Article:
I have been playing the violin since I was in 5th grade, when the chance to play an instrument was first introduced to me. I started out in elementary school as being one of only two male violins. Right away I excelled in my orchestra, instantly taking 1st chair of the 1st violins and playing solos in 5th grade concerts (though they were not difficult and didn't sound that great, it was big to play solos as a beginner). In 6th grade, much of my orchestra went off to become players in the new band, which was just now being offered to only 6th graders in the elementary schools. I was still with one other male violinist in that orchestra, but due to the large popularity of band half of my orchestra was now gone.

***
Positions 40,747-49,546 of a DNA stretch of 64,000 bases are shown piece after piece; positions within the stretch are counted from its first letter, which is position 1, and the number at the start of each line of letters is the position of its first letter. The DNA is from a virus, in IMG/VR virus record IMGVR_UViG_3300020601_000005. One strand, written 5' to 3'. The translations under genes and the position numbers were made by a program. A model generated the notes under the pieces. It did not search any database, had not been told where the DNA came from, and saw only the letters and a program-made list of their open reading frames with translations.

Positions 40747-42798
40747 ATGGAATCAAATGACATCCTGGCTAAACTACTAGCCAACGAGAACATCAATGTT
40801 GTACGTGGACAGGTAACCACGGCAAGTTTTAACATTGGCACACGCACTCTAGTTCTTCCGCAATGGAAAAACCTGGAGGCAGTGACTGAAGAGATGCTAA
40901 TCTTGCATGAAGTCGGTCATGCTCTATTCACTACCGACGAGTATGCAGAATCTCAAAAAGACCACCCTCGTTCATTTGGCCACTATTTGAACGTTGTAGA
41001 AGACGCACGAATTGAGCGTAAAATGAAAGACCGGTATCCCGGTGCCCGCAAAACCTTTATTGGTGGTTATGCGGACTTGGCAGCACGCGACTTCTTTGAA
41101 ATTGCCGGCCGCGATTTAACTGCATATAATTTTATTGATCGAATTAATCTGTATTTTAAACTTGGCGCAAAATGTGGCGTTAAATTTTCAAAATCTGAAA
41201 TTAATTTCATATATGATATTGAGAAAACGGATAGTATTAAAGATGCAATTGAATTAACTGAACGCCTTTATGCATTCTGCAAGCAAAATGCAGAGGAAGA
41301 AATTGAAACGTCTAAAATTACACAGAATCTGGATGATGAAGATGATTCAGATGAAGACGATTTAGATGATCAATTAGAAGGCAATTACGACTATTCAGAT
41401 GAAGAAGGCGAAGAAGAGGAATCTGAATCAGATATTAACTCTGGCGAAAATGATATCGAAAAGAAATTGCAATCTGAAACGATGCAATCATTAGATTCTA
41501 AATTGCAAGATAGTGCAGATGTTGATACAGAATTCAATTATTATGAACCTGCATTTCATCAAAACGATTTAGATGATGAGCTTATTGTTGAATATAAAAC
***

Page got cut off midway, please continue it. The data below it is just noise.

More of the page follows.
I progressed into middle school to become part of a greater, more structured orchestra. This was something new to me and it took me a year just to gain a place in the first violin section. My 7th grade orchestra was a fun time and that's when I found that I really liked to play the violin. That's when the classical bug hit. My 8th grade year I was placed for good in the 1st violin section and planned to make my presence known. It was at this time that I bought my first violin, the 1880 Hopf. I found it when I went to the middle school band and orchestra instrument show where different music companies come to sell or rent instruments. I had asked previously if one company could find me a nice old used instrument in good condition and to include a wooden bow with it. I picked it up for the first time at the show and looked at it; a semi-glossed violin with shorter tuning pegs, a smaller body, and a dark golden-brown finish. From the start I loved that instrument and knew I'd have a lot of fun in orchestra playing it. I didn't really make my presence all that known in 8th grade orchestra other than that I was the class clown of sorts. When skill failed, humor prevailed.